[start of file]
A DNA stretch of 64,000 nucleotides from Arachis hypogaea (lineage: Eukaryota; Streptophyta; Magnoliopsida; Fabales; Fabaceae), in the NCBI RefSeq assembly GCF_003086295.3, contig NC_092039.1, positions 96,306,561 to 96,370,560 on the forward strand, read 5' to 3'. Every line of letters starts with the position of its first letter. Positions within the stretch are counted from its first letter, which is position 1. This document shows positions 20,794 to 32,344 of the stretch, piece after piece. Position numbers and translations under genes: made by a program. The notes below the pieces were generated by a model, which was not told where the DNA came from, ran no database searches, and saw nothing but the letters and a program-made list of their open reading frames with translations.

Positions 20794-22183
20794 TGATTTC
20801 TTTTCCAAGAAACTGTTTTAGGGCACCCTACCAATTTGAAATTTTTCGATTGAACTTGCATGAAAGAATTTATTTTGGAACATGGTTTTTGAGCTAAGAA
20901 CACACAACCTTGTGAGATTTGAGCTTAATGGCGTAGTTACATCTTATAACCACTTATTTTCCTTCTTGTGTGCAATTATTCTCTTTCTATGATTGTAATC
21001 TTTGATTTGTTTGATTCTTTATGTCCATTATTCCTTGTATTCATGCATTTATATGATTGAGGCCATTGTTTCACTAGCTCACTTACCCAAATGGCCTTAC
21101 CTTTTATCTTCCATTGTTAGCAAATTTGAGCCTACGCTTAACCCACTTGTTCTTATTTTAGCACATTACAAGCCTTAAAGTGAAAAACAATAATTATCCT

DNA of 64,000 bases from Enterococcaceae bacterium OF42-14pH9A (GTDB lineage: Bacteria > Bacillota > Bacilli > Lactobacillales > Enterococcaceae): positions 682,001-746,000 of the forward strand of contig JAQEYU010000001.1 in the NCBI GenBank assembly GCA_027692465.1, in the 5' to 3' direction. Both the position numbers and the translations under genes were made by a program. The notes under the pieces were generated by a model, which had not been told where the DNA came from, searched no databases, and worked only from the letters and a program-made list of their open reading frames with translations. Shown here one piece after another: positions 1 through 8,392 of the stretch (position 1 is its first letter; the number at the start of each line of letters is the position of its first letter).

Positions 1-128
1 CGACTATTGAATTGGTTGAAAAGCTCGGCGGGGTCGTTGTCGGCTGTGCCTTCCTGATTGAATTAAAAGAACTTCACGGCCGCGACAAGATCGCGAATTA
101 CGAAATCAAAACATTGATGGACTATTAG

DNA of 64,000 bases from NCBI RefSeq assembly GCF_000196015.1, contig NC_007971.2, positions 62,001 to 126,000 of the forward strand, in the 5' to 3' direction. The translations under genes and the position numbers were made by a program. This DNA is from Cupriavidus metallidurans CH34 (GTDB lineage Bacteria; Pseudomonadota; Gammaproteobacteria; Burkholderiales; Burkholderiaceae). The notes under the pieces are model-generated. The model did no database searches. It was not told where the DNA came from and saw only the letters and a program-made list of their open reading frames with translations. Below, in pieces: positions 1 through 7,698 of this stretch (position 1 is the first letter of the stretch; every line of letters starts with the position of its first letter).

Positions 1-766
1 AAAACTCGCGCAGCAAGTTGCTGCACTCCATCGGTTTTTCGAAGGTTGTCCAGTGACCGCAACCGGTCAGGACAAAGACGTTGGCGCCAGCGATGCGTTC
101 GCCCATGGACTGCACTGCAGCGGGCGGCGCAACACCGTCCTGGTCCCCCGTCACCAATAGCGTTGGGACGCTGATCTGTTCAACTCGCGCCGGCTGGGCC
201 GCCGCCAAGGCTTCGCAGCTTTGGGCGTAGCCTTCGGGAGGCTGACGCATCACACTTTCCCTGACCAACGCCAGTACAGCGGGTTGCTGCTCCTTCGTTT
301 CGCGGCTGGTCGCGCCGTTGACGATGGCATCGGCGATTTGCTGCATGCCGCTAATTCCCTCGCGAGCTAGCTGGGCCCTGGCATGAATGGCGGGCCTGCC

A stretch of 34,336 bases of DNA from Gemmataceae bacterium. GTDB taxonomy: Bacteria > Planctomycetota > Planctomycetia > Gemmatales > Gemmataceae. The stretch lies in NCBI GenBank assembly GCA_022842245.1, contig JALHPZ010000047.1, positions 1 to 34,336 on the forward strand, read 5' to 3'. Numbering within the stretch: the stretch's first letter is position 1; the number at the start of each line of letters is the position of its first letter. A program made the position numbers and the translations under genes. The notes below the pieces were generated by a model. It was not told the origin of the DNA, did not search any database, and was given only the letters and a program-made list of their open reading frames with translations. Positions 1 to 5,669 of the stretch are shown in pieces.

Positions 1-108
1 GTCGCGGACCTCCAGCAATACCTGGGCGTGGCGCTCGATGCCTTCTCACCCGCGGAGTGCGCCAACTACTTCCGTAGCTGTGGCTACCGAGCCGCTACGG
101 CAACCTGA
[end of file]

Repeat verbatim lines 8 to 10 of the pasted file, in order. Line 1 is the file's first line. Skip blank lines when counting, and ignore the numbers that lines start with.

DNA of 64,000 bases from Enterococcaceae bacterium OF42-14pH9A (GTDB lineage: Bacteria > Bacillota > Bacilli > Lactobacillales > Enterococcaceae): positions 682,001-746,000 of the forward strand of contig JAQEYU010000001.1 in the NCBI GenBank assembly GCA_027692465.1, in the 5' to 3' direction. Both the position numbers and the translations under genes were made by a program. The notes under the pieces were generated by a model, which had not been told where the DNA came from, searched no databases, and worked only from the letters and a program-made list of their open reading frames with translations. Shown here one piece after another: positions 1 through 8,392 of the stretch (position 1 is its first letter; the number at the start of each line of letters is the position of its first letter).

Positions 1-128
1 CGACTATTGAATTGGTTGAAAAGCTCGGCGGGGTCGTTGTCGGCTGTGCCTTCCTGATTGAATTAAAAGAACTTCACGGCCGCGACAAGATCGCGAATTA